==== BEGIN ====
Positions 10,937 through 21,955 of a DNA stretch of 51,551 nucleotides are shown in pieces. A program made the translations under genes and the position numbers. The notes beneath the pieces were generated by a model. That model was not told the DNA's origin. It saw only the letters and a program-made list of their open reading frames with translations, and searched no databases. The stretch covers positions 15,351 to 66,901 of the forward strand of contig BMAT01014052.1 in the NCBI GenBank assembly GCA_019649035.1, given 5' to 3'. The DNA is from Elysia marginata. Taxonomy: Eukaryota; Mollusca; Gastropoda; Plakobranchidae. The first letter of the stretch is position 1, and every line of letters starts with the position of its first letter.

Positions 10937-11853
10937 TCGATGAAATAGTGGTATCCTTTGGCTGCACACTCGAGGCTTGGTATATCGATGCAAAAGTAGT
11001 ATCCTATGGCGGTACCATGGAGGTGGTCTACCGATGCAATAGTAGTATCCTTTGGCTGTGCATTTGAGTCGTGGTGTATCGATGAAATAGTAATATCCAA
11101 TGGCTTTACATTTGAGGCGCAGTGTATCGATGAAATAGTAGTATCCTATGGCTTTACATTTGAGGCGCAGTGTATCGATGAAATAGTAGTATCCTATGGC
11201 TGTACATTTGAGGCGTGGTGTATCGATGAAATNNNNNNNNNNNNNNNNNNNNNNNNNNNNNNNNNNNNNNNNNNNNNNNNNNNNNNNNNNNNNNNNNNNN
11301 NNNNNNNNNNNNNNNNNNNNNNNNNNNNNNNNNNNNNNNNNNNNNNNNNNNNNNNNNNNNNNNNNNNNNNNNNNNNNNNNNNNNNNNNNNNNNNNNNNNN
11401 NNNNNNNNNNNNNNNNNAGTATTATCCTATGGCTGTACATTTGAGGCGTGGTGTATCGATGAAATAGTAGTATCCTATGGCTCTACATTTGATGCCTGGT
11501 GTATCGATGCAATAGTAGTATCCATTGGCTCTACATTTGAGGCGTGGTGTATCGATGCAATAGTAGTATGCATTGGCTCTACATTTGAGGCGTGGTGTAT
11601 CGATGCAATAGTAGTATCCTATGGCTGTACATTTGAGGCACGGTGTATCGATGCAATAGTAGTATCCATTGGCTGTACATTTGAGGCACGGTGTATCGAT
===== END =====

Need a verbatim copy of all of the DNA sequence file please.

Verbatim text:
Positions 10,937 through 21,955 of a DNA stretch of 51,551 nucleotides are shown in pieces. A program made the translations under genes and the position numbers. The notes beneath the pieces were generated by a model. That model was not told the DNA's origin. It saw only the letters and a program-made list of their open reading frames with translations, and searched no databases. The stretch covers positions 15,351 to 66,901 of the forward strand of contig BMAT01014052.1 in the NCBI GenBank assembly GCA_019649035.1, given 5' to 3'. The DNA is from Elysia marginata. Taxonomy: Eukaryota; Mollusca; Gastropoda; Plakobranchidae. The first letter of the stretch is position 1, and every line of letters starts with the position of its first letter.

Positions 10937-11853
10937 TCGATGAAATAGTGGTATCCTTTGGCTGCACACTCGAGGCTTGGTATATCGATGCAAAAGTAGT
11001 ATCCTATGGCGGTACCATGGAGGTGGTCTACCGATGCAATAGTAGTATCCTTTGGCTGTGCATTTGAGTCGTGGTGTATCGATGAAATAGTAATATCCAA
11101 TGGCTTTACATTTGAGGCGCAGTGTATCGATGAAATAGTAGTATCCTATGGCTTTACATTTGAGGCGCAGTGTATCGATGAAATAGTAGTATCCTATGGC
11201 TGTACATTTGAGGCGTGGTGTATCGATGAAATNNNNNNNNNNNNNNNNNNNNNNNNNNNNNNNNNNNNNNNNNNNNNNNNNNNNNNNNNNNNNNNNNNNN
11301 NNNNNNNNNNNNNNNNNNNNNNNNNNNNNNNNNNNNNNNNNNNNNNNNNNNNNNNNNNNNNNNNNNNNNNNNNNNNNNNNNNNNNNNNNNNNNNNNNNNN
11401 NNNNNNNNNNNNNNNNNAGTATTATCCTATGGCTGTACATTTGAGGCGTGGTGTATCGATGAAATAGTAGTATCCTATGGCTCTACATTTGATGCCTGGT
11501 GTATCGATGCAATAGTAGTATCCATTGGCTCTACATTTGAGGCGTGGTGTATCGATGCAATAGTAGTATGCATTGGCTCTACATTTGAGGCGTGGTGTAT
11601 CGATGCAATAGTAGTATCCTATGGCTGTACATTTGAGGCACGGTGTATCGATGCAATAGTAGTATCCATTGGCTGTACATTTGAGGCACGGTGTATCGAT